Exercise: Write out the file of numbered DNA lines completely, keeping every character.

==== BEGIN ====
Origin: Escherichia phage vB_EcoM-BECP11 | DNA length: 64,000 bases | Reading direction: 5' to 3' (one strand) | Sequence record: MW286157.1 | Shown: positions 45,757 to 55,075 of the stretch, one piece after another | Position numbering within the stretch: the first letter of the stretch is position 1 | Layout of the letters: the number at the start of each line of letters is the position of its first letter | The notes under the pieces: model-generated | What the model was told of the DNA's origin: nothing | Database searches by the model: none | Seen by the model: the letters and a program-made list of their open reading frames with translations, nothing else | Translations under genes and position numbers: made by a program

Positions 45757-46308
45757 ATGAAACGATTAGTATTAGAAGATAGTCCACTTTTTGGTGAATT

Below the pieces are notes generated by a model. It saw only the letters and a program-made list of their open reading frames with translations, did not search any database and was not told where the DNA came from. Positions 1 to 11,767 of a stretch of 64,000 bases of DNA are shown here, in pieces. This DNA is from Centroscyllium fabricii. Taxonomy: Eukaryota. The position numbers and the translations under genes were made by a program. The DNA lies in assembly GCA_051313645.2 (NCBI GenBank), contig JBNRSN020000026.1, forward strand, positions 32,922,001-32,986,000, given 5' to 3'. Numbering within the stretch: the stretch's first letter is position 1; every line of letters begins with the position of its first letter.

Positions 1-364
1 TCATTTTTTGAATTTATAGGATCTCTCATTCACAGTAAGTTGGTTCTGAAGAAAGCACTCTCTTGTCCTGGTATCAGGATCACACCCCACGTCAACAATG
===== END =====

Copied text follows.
Origin: Escherichia phage vB_EcoM-BECP11 | DNA length: 64,000 bases | Reading direction: 5' to 3' (one strand) | Sequence record: MW286157.1 | Shown: positions 45,757 to 55,075 of the stretch, one piece after another | Position numbering within the stretch: the first letter of the stretch is position 1 | Layout of the letters: the number at the start of each line of letters is the position of its first letter | The notes under the pieces: model-generated | What the model was told of the DNA's origin: nothing | Database searches by the model: none | Seen by the model: the letters and a program-made list of their open reading frames with translations, nothing else | Translations under genes and position numbers: made by a program

Positions 45757-46308
45757 ATGAAACGATTAGTATTAGAAGATAGTCCACTTTTTGGTGAATT

Below the pieces are notes generated by a model. It saw only the letters and a program-made list of their open reading frames with translations, did not search any database and was not told where the DNA came from. Positions 1 to 11,767 of a stretch of 64,000 bases of DNA are shown here, in pieces. This DNA is from Centroscyllium fabricii. Taxonomy: Eukaryota. The position numbers and the translations under genes were made by a program. The DNA lies in assembly GCA_051313645.2 (NCBI GenBank), contig JBNRSN020000026.1, forward strand, positions 32,922,001-32,986,000, given 5' to 3'. Numbering within the stretch: the stretch's first letter is position 1; every line of letters begins with the position of its first letter.

Positions 1-364
1 TCATTTTTTGAATTTATAGGATCTCTCATTCACAGTAAGTTGGTTCTGAAGAAAGCACTCTCTTGTCCTGGTATCAGGATCACACCCCACGTCAACAATG